A monster is haunting the world, from Boston in the United States to Istanbul in Turkey, and passing by Oxford, England, and Perpignan, France. The monster heads a bizarre fraternity of bookworms who work in major public libraries, and, at the behest of their “master”, are constantly on the look-out for rare and ancient tomes.
The problem is that “the master” and his acolytes are not ordinary bibliophiles but vampires who form a global family of “the un-dead”. The “master” is none other than Dracula, better-known to history as Vlad the Impaler , a prince of Wallachia, in present-day Roumania, whose story, mixed with myth and legend, made Bram Stoker’s famous 19th century novel an instant classic.
One may wonder what is the point of re-telling a story that almost everyone knows, as Stoker’s version, translated into more than 100 languages, has been in print for more than 120 years. It is like re-making great film classics such as “Casablanca” and “High Noon”.
Nevertheless, Elizabeth Kostova’s debut novel, once you have been hooked into it, is a thoroughly enjoyable read. Kostova, an American writer of Central European origin, takes the Bram Stoker character as the base of a palimpsest to which she adds shades of the real, historic Vlad, and the chiaroscuro of uncertainties regarding good and evil in a post-modern world.
The yarn starts with a series of mysterious travels by an American, living in Europe and apparently engaged in some unspecified diplomatic-cum-academic pursuit, with his teenage daughter in tow. The father-and-daughter duet end up in all sorts of weird places and situations, apparently looking for clues to a mystery not exposed until after we have crossed page 500 or so of the book. (We won’t tell you what the mystery is as not to spoil your fun. But you can bet it has to do with vampires!)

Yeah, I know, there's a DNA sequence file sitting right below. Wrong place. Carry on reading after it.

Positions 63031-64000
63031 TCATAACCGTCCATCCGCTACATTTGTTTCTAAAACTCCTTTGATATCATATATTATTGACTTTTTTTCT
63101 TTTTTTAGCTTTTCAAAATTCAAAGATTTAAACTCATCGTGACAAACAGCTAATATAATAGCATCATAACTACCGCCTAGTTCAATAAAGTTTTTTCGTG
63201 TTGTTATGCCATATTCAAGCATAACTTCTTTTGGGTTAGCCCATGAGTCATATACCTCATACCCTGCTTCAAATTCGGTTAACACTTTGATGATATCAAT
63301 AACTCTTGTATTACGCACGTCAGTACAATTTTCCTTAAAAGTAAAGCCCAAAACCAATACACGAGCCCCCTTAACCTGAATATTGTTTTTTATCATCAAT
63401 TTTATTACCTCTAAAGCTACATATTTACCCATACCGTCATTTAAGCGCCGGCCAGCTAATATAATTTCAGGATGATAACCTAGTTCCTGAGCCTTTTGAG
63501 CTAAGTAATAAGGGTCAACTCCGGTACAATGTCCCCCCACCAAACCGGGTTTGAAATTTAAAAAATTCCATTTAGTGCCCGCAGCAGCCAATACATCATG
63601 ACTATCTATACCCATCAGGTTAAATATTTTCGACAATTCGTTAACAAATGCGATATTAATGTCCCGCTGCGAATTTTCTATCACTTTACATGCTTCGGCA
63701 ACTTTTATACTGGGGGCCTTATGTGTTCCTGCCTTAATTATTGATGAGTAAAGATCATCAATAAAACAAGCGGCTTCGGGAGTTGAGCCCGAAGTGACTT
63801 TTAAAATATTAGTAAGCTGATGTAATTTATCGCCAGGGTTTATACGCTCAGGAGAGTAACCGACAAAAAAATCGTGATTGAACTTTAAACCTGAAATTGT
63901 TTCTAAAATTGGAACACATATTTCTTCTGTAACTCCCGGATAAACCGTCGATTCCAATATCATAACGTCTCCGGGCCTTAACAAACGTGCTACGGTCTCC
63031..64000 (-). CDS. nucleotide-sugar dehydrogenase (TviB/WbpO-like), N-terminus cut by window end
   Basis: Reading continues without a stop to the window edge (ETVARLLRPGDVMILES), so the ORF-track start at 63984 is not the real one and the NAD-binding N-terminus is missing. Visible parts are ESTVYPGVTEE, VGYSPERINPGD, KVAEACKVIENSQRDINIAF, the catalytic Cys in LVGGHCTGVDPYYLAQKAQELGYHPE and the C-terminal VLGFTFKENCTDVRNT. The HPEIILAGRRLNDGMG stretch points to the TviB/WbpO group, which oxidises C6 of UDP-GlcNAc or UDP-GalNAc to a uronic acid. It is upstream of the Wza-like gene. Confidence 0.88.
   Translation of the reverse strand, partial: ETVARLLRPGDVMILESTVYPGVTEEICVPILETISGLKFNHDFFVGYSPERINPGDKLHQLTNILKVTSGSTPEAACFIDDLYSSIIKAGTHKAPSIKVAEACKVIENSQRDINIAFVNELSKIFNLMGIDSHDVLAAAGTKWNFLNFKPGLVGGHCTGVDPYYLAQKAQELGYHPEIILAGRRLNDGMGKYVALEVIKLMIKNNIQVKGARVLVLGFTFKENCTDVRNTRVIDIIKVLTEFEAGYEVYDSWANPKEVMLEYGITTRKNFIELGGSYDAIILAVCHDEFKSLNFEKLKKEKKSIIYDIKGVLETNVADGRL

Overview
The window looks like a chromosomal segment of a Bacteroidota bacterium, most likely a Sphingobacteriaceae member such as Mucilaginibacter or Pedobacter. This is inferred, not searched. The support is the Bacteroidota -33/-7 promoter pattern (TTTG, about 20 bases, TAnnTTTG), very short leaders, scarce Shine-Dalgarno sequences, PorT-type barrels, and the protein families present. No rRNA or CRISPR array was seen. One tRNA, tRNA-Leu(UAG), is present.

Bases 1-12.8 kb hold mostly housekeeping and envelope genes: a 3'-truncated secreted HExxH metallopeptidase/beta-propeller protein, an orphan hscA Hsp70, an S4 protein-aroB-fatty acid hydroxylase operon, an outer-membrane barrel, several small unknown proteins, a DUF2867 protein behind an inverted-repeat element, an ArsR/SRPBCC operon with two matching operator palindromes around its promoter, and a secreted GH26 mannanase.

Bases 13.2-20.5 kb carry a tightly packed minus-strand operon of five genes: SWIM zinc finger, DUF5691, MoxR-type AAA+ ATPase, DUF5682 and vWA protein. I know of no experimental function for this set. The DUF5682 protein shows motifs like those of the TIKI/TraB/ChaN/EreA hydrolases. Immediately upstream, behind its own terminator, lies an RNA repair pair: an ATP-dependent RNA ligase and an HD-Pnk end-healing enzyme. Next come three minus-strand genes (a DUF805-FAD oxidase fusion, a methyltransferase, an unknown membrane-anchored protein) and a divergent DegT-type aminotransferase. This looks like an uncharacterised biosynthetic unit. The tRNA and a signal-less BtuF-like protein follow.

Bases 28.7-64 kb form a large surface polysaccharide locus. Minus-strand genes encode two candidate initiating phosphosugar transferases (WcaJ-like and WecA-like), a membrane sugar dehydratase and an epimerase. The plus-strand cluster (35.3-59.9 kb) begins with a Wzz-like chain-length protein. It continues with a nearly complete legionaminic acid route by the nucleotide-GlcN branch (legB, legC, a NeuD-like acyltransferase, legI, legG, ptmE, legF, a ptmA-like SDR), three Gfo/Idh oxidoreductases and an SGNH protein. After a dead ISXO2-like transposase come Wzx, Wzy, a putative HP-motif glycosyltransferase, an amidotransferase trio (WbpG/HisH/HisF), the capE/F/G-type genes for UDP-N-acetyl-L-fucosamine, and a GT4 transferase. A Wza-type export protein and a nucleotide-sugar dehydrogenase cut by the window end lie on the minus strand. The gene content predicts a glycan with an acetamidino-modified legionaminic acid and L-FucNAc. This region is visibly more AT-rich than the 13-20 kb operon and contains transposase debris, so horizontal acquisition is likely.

In the process Kostova’s book treats of a bewildering range of topics- from ancient esoteric sects to the rise and fall of the Ottoman Empire and the artificial birth of Greek nationalism, to the demise of Communism in Europe. We are offered a feast of unusual anecdotes, bizarre tales, and mysterious events each of which could sustain a whole evening’s conversation at your dinner table. Whether it is alchemy or architecture, linguistics or lithography, and navigation and necromancy, Kostova has something interesting to offer.
At one level “The Historian” could be seen as a Bildungsroman built around the trials and tribulations of its teenage heroine on her way to premature womanhood. At another level Kostova’s tale reads like a labyrinthine thriller with as many rebondissements as the best of Conan Doyle.
But would it be reading too much in a novel if we also detected a deeper political and cultural message? Let me explain. The vampire image in “The Historian” could be seen as an avatar of Europe’s dark past that rooted in dogma, hence the monsters’ perverted bibliophilic obsessions, dreams of rewriting the past.